It was news that we all feared was coming for a long time.
The United States Anti-Doping Agency will strip Lance Armstrong of all seven of his Tour de France victories after Armstrong decided to drop his fight against charges that he used performance enhancing drugs while competing. Armstrong has also been hit with a lifetime ban from the sport. In addition, he will lose his bronze medal from the 2000 Olympics, as well as any awards, event titles, and cash earnings.
Basically, his legacy is ruined, and he will forever be remembered as a cheater instead of a hero.
But not to me.
In the middle of Armstrong’s unprecedented string of seven consecutive Tour de France titles, I predicted that the cyclist was using PEDs, as did many others, I’m sure. I wasn’t the least bit surprised when allegations started in on Armstrong following his retirement, and I’m not surprised to learn that he’s been stripped of everything he spent his life working towards.
He’s certainly not the first athlete to have his hard-earned reputation tarnished, or even destroyed, by steroid use, and he definitely won’t be the last.
But why? Why does it have to be like this?
Why do we always have to remember sports figures for their mistakes?
Pete Rose bet on baseball. Never mind the fact that he was the epitome of a hustler and perfect teammate.
LeBron James announced his free agent signing with the Miami Heat on live TV. So it doesn’t matter that he’s never been in trouble with the law, is a model teammate and leader, and a pretty good guy.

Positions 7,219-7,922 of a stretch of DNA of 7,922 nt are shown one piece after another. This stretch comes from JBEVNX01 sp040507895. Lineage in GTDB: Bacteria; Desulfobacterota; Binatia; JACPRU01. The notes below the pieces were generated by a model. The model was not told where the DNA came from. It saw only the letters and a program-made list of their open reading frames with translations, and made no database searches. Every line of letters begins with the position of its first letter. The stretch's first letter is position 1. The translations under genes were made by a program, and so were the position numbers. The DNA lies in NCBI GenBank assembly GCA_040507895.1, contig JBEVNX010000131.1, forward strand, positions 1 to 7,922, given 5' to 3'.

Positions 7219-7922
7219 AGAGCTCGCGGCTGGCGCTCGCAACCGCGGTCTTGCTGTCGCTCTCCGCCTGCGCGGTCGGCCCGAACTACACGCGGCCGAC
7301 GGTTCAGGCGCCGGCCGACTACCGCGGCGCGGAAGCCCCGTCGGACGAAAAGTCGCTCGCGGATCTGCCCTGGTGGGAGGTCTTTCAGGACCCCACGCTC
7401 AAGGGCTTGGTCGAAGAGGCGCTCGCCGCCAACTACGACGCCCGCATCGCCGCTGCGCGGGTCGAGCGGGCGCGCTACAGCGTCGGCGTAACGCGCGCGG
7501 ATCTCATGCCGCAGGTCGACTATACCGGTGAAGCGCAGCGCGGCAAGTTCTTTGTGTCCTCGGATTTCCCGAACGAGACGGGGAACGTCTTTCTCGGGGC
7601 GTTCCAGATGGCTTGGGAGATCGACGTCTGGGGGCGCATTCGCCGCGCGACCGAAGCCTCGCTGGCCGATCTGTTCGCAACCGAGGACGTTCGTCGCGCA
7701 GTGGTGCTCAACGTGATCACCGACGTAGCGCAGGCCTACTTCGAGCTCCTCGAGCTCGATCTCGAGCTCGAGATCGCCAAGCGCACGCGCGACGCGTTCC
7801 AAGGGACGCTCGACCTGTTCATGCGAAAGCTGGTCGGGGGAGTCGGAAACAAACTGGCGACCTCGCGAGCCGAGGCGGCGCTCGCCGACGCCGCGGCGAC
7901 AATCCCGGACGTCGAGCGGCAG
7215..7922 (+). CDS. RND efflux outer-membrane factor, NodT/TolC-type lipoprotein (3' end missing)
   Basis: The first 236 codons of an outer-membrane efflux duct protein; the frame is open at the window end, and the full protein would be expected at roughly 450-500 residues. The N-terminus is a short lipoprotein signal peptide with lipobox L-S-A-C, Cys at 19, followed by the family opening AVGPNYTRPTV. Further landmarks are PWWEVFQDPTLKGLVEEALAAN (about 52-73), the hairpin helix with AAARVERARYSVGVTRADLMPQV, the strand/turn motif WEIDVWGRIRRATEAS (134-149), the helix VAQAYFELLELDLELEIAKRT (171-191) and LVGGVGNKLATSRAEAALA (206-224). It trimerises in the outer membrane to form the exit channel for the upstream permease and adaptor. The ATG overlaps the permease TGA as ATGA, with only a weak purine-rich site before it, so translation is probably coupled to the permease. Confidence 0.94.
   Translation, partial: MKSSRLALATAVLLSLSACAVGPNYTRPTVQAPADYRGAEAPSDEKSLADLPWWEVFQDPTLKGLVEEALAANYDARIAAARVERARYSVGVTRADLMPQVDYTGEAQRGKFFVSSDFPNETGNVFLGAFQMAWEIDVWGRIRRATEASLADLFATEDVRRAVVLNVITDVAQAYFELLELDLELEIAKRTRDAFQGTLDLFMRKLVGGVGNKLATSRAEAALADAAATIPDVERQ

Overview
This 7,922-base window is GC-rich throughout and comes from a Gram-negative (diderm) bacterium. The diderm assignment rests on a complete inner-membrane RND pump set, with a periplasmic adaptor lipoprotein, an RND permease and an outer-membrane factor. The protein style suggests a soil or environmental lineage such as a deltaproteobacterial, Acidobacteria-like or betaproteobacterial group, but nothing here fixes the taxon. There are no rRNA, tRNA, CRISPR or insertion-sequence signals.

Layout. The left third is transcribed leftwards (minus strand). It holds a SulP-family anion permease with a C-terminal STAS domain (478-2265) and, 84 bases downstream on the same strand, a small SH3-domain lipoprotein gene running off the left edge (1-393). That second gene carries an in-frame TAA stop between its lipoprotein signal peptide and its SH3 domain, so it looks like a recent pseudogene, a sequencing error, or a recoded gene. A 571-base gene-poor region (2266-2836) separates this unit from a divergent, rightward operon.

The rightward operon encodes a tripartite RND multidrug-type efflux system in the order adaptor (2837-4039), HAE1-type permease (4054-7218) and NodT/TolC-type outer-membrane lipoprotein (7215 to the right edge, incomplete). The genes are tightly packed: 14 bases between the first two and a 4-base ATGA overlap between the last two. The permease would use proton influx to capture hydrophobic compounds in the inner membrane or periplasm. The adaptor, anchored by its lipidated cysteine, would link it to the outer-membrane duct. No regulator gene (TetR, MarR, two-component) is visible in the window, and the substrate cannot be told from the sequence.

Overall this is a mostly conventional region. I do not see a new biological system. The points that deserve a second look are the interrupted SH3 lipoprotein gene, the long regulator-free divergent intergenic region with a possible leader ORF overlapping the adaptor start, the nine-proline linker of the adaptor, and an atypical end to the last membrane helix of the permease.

I could go on and on, but I won’t.
It’s just a shame that we live in an era where athletes are judged for every move they make. Athletes are real people too, and I think it’s ironic how Armstrong will be heavily blasted for his decision to use PEDs when in reality, a significant amount of the general population would have done the exact same thing if they were in his shoes.
Armstrong cheated, yes. He has been drug-tested hundreds of times and he has never failed a drug test but clearly his decision to stop his fight against the drug charges shows his guilt. He took an unfair advantage that thousands of other athletes have also done.
That doesn’t make him a monster or a villain. It makes him human.
I don’t think anyone was really surprised that Armstrong took steroids. In the late 1990s and early 2000s, everybody used steroids. So when an ordinary man survived testicular cancer when he had less than a one percent chance of winning and went on to win the most prestigious cycling event in the world seven times in a row, most would have predicted that he was winning with outside help, a la PEDs.
But he still won. Every year, for seven straight years. He’s one of the greatest athletes who ever lived and PEDs don’t change that for me one bit. They really don’t.
Armstrong is a hero, in my book, because he raised hundreds of millions of dollars for cancer research. He made Livestrong a household name. Who knows what the world would be like today if Armstrong hadn’t beat cancer more than 15 years ago?
Everybody has skeletons in his or her closet. If you don’t now, you will one day. It’s all a part of being human.
On Thursday, August 23rd, the world learned that Armstrong isn’t superhuman, despite his incredible success against cancer and on the bike tour.
He’s just plain human.
This article was written by Bryn Swartz, the top writer for the Philadelphia Eagles and a featured NFL columnist on Rant Sports. Bryn has written more than 1000 articles in less than two years as a member of Rant Sports. His blog, Eagles Central, was named the 2010 Ballhyped Sports Blog of the Year. To read a portfolio of Bryn’s best work, click here.